McInerney takes his place in the long line of chroniclers of the Manhattan downtown muse with this profile of Chloe Sevigny on the cusp of fame. In addition to its parallels with Tom Wolfe's “The Girl of the Year” and Ariel Levy's “Chasing Dash Snow,” McInerney's profile is now perhaps most enjoyable for its anachronisms. Sevigny's jellies sandals, the ur-90s fashion accessory, are haute when she and McInereny meet in St. Mark's Place. She, fresh from a Margiela show, the film Kids and Italian Vogue, proclaims to not be interested in becoming an actress, planning on going to college for design. Harmony Korine pops up, and skateboarders in the audience will find an offhand reference to a dearly departed legend. (If nothing else, this piece is surely a literary high water mark for the Washington Square Park skateboard crowd.) While sending a novelist to profile a teenage muse for one of our more important publications may seem trivial at best and insulting — to both readers and McInerney — at worst, keeping abreast of the goings on in New York's underground, especially before the predominance of the Internet, was not a job to be taken lightly.
Of all these selections, this one may perhaps come closest to breaking the rules set forth above. While Flynn was at EW before becoming an exceptional thriller writer, it would be a stretch to say she was as well-known then as she is now. This selection may also be the weakest (depending, of course, on one's tastes); while her contemporaries on this list were working for the most unashamedly erudite of publications, Flynn had to write for the much more populist EW — and it shows. But that same tempered tongue is also what makes “Men and Myth,” about the making of the movie Troy, so intriguing. The blend of boiler-plate entertainment writing and blocks of Hollywood quotes, when juxtaposed with the Didion-esque opening, showcase a writer with a gift for conflating the literary and the popcorn which would eventually lead to her rightfully popular novels.
An in-depth look at Tony Blair's last days in office, Amis takes readers not only beyond the press line and security cordons but into the hearts and minds of betrayed Labour voters and their elected official. In obliquely wrestling with the Iraq War, Amis, by virtue of tiptoeing rather than dancing on Blair's ignominious historical grave, makes the notion so much more threatening. It is akin to seeing brief flashes of the shark's fin, rather than jumping up all teeth and maws and black soulless eyes. Amis's withering observations (he notes that this was a prime minister who answered to a diminutive) and penchant for slipping in puns (Amis on Anglo-American relations: “This is a tradition that goes back, with certain fluctuations, to Churchill and the termination of Britain's imperial weight”) make Amis the journalist a delightful read, very much the equal — and perhaps the better — of his colleague Hitchens.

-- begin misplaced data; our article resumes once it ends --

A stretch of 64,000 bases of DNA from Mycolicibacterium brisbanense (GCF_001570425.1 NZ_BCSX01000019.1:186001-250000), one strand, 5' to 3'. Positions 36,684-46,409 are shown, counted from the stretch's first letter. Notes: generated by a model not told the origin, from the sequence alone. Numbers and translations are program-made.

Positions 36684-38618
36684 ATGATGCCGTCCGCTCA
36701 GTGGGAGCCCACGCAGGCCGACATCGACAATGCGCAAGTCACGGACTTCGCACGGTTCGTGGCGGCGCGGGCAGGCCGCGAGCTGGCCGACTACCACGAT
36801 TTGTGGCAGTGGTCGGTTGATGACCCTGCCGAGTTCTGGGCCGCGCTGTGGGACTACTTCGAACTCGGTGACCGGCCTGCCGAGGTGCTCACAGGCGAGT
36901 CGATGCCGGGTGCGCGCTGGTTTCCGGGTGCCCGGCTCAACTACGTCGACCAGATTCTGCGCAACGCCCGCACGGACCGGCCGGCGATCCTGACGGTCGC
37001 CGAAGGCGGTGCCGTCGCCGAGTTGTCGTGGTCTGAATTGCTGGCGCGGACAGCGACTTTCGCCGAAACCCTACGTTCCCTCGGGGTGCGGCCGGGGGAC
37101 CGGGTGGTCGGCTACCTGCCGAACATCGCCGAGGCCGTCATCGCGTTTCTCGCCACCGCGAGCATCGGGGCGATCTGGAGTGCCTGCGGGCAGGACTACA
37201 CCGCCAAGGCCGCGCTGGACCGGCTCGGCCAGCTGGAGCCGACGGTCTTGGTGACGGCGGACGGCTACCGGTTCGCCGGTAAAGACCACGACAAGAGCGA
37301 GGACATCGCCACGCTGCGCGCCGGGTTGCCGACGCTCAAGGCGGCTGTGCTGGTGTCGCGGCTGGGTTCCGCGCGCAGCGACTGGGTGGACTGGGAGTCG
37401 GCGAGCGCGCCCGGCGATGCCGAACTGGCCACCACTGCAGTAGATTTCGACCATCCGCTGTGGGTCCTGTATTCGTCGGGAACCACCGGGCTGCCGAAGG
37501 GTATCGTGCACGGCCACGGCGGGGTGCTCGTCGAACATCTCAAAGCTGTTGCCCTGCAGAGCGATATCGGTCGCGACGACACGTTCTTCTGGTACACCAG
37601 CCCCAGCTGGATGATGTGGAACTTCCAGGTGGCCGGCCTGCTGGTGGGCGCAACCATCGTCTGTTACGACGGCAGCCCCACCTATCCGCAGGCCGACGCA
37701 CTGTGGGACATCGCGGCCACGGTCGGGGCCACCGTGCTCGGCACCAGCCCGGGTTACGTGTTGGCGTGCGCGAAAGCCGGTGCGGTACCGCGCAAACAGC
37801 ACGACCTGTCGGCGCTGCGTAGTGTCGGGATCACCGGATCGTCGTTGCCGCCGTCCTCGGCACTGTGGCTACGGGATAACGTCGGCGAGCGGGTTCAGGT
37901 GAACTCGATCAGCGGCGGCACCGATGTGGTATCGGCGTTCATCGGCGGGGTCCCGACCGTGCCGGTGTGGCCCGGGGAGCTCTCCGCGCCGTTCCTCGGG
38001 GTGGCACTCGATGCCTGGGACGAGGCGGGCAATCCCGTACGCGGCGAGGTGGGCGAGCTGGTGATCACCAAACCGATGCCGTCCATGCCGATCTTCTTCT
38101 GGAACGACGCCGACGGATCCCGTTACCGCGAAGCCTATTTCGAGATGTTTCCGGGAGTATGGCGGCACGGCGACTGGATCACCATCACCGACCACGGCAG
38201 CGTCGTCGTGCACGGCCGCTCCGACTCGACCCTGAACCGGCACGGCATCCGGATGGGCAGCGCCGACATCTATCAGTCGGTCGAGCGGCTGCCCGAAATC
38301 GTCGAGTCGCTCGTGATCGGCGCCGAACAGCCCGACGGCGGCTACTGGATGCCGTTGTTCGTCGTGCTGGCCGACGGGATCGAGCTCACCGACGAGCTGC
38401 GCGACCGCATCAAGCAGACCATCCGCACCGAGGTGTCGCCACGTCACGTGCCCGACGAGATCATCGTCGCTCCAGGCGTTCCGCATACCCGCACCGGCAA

No one outside Norman Mailer wrote about the sport of boxing as well as Oates. Simple humanity and byzantine politics is the struggle which drives boxing, and Oates brings that constant roiling to the forefront in an examination of what could only be considered a terrible dud of a fight: Mike Tyson's bout with James “Bonecrusher” Smith. While most sportswriters came away grumbling, eviscerating the spectacle for failing to be just that, Oates looked deeper, into the paradoxical nature facing Tyson's opponents. This was a time when to actually fight Iron Mike was to be almost certainly destroyed; ergo, the best bet for a fighter may be to not fight at all, so as to leave with one's brain, if not one's record, intact.
B. David Zarley is a freelance journalist, essayist and book/music/art critic currently based in Chicago. His work has been seen in VICE, Sports on Earth, The Classical, Paste Magazine, The Myrtle Beach Sun News and numerous other publications. You can find him on Twitter, @BDavidZarley, or on his website, bdavidzarley.com.